Finally, Mr. Conley rather obliquely argues that, although any one of these actions might not violate the ADA, the sum total of actions by the Village rises to the level of a statutory violation. In essence, Mr. Conley claims that the Village created a hostile work environment for him as a result of his disability, see R.1, para.17, although he never uses those terms in his appellate brief.
This court has not yet resolved the issue whether the ADA encompasses a cause of action for hostile work environment. "Thus far, we have assumed the existence of such claims, without expressly deciding whether they are proper, because resolution of that issue has not been necessary." Vollmert v. Wisconsin Dep't of Transp., 197 F.3d 293, 297 (7th Cir. 1999); see also Silk, 194 F.3d at 803-04. We have followed this course because the actions alleged in the cases before us have not been "significant enough to rise to the level of a hostile environment were that type of claim available." Vollmert, 197 F.3d at 297. This case is no different.
In order for harassment to approach the level of a hostile work environment, it must be "so severe or pervasive as to alter the conditions of [the victim's] employment and create an abusive working environment." Faragher v. City of Boca Raton, 524 U.S. 775, 786 (1998) (citations and quotation marks omitted). Here the actions allegedly taken against Mr. Conley are neither severe nor pervasive and certainly cannot be characterized as "abusive."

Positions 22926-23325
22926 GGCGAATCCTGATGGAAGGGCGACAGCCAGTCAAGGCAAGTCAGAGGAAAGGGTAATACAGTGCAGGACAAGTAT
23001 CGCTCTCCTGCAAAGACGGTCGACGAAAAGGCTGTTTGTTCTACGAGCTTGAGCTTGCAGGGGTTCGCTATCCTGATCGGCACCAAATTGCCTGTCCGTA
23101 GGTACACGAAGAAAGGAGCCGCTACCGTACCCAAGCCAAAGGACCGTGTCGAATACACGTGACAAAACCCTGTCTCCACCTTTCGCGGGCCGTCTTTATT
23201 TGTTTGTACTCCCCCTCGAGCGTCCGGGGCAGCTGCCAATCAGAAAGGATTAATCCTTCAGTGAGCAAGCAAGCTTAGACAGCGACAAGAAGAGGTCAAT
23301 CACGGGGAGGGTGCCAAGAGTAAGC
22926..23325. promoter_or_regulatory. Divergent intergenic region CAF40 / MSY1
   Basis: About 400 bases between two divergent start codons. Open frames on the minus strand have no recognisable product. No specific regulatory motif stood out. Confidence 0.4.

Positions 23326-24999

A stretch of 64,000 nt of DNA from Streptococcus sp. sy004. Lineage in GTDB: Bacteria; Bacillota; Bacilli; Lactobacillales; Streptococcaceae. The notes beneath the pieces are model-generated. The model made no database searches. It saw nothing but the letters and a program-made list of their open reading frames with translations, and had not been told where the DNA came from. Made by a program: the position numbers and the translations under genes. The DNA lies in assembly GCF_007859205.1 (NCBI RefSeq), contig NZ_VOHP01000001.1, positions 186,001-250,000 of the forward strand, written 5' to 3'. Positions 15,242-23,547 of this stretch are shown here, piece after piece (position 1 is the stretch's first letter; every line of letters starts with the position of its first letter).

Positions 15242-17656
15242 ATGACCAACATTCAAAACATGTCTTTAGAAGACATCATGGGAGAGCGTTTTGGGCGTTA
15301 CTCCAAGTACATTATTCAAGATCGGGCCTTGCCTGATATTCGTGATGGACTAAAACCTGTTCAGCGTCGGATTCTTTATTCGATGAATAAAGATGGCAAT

For the foregoing reasons, we affirm the judgment of the district court.
Because the district court granted summary judg- ment to the Village, we take the facts alleged by Mr. Conley to be true. See Adusumilli v. City of Chicago, 164 F.3d 353, 357 (7th Cir. 1998) (cit- ing Burlington Indus., Inc. v. Ellerth, 524 U.S. 742 (1998)), cert. denied, 120 S. Ct. 450 (1999).
The Village filed its motion for summary judgment on April 15, 1999, more than 300 days after the last act of discrimination allegedly took place.